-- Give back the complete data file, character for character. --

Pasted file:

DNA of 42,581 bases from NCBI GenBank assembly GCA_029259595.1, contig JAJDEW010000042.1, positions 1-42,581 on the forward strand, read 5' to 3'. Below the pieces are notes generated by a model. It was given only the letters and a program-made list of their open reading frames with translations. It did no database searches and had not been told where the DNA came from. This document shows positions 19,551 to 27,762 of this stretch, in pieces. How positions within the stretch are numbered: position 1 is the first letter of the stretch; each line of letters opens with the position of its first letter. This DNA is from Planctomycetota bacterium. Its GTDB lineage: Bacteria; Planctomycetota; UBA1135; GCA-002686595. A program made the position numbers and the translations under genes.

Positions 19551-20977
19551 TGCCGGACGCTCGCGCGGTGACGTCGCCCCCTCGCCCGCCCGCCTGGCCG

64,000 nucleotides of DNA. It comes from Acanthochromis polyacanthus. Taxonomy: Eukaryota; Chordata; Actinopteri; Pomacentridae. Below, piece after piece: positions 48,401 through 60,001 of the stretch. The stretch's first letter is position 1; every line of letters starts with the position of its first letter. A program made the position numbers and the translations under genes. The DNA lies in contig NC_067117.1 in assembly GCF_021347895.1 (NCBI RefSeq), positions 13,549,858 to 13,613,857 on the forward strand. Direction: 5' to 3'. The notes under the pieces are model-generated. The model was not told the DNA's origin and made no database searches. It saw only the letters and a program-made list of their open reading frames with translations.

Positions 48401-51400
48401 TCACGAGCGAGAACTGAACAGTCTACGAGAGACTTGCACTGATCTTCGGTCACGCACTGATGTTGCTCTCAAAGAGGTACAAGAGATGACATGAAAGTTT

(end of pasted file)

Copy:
DNA of 42,581 bases from NCBI GenBank assembly GCA_029259595.1, contig JAJDEW010000042.1, positions 1-42,581 on the forward strand, read 5' to 3'. Below the pieces are notes generated by a model. It was given only the letters and a program-made list of their open reading frames with translations. It did no database searches and had not been told where the DNA came from. This document shows positions 19,551 to 27,762 of this stretch, in pieces. How positions within the stretch are numbered: position 1 is the first letter of the stretch; each line of letters opens with the position of its first letter. This DNA is from Planctomycetota bacterium. Its GTDB lineage: Bacteria; Planctomycetota; UBA1135; GCA-002686595. A program made the position numbers and the translations under genes.

Positions 19551-20977
19551 TGCCGGACGCTCGCGCGGTGACGTCGCCCCCTCGCCCGCCCGCCTGGCCG

64,000 nucleotides of DNA. It comes from Acanthochromis polyacanthus. Taxonomy: Eukaryota; Chordata; Actinopteri; Pomacentridae. Below, piece after piece: positions 48,401 through 60,001 of the stretch. The stretch's first letter is position 1; every line of letters starts with the position of its first letter. A program made the position numbers and the translations under genes. The DNA lies in contig NC_067117.1 in assembly GCF_021347895.1 (NCBI RefSeq), positions 13,549,858 to 13,613,857 on the forward strand. Direction: 5' to 3'. The notes under the pieces are model-generated. The model was not told the DNA's origin and made no database searches. It saw only the letters and a program-made list of their open reading frames with translations.

Positions 48401-51400
48401 TCACGAGCGAGAACTGAACAGTCTACGAGAGACTTGCACTGATCTTCGGTCACGCACTGATGTTGCTCTCAAAGAGGTACAAGAGATGACATGAAAGTTT